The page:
This landmark anthology celebrates the indigenous peoples of North America, the first poets of this country, whose literary traditions stretch back centuries. Opening with a blessing from Pulitzer Prize–winner N. Scott Momaday, the book contains powerful introductions from contributing editors who represent the five geographically organized sections. Each section begins with a poem from traditional oral literatures and closes with emerging poets, ranging from Eleazar, a seventeenth-century Native student at Harvard, to Jake Skeets, a young Diné poet born in 1991, and including renowned writers such as Luci Tapahanso, Natalie Diaz, Layli Long Soldier, and Ray Young Bear. When the Light of the World Was Subdued, Our Songs Came Through offers the extraordinary sweep of Native literature, without which no study of American poetry is complete.

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    You Don’t Have to Say You Love Me

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    A searing, deeply moving memoir about family, love, loss, and forgiveness from the critically acclaimed, bestselling National Book Award-winning author of The Absolutely True Diary of a Part-Time Indian.

    Family relationships are never simple. But Sherman Alexie’s bond with his mother Lillian was more complex than most. She plunged her family into chaos with a drinking habit, but shed her addiction when it was on the brink of costing her everything. She survived a violent past, but created an elaborate facade to hide the truth. She selflessly cared for strangers, but was often incapable of showering her children with the affection that they so desperately craved. She wanted a better life for her son, but it was only by leaving her behind that he could hope to achieve it. It’s these contradictions that made Lillian Alexie a beautiful, mercurial, abusive, intelligent, complicated, and very human woman.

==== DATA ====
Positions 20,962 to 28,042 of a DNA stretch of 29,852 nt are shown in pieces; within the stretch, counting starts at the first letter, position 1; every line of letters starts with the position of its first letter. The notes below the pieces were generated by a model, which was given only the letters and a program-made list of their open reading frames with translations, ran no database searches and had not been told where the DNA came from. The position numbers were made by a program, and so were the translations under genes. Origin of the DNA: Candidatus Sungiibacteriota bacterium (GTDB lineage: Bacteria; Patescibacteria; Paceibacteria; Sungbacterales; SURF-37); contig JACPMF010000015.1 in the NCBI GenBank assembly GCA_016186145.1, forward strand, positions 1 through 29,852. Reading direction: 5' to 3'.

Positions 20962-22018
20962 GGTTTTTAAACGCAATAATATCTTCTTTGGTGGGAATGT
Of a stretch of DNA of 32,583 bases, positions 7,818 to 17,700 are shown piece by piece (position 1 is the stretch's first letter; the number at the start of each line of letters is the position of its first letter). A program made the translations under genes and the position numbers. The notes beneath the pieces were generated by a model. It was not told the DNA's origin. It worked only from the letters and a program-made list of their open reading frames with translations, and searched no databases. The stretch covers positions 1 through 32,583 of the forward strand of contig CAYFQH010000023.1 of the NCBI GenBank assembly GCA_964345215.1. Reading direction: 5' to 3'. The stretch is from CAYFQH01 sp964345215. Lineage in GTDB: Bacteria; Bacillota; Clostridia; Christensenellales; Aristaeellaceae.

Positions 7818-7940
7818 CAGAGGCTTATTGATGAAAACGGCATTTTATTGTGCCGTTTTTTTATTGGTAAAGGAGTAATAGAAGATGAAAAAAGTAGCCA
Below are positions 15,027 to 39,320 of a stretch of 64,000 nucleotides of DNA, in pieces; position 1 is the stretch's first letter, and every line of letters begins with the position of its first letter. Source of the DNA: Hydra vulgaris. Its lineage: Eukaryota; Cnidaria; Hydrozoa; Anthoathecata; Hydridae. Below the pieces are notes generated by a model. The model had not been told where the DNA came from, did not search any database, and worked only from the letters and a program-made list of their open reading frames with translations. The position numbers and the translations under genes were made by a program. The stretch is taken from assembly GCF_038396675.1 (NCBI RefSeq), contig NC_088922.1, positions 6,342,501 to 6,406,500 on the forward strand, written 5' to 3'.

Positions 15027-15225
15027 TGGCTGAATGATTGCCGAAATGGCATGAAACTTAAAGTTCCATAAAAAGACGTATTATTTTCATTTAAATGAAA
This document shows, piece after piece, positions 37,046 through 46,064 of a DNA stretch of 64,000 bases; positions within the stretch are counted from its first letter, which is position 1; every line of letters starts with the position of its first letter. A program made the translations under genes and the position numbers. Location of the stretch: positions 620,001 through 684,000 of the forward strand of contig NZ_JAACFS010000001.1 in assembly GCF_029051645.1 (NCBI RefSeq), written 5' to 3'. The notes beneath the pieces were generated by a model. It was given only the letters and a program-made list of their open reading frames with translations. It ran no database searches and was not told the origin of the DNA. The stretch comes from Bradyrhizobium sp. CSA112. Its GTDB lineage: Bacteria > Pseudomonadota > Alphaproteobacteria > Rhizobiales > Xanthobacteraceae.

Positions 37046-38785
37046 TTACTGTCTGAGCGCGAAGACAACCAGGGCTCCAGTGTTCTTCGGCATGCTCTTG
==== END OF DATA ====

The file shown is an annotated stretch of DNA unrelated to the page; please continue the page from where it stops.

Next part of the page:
When she passed away, the incongruities that defined his mother shook Sherman and his remembrance of her. Grappling with the haunting ghosts of the past in the wake of loss, he responded the only way he knew how: he wrote. The result is a stunning memoir filled with raw, angry, funny, profane, tender memories of a childhood few can imagine, much less survive. An unflinching and unforgettable remembrance, You Don’t Have to Say You Love Me is a powerful, deeply felt account of a complicated relationship.

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    Love, Pamela

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    The actress, activist, and once infamous Playboy Playmate reclaims the narrative of her life in a memoir that defies expectation in both content and approach, blending searing prose with snippets of original poetry.

    In this honest, layered and unforgettable book that alternates between storytelling and her own poetry, Pamela Anderson breaks the mold of the celebrity memoir while taking back the tale that has been crafted about her.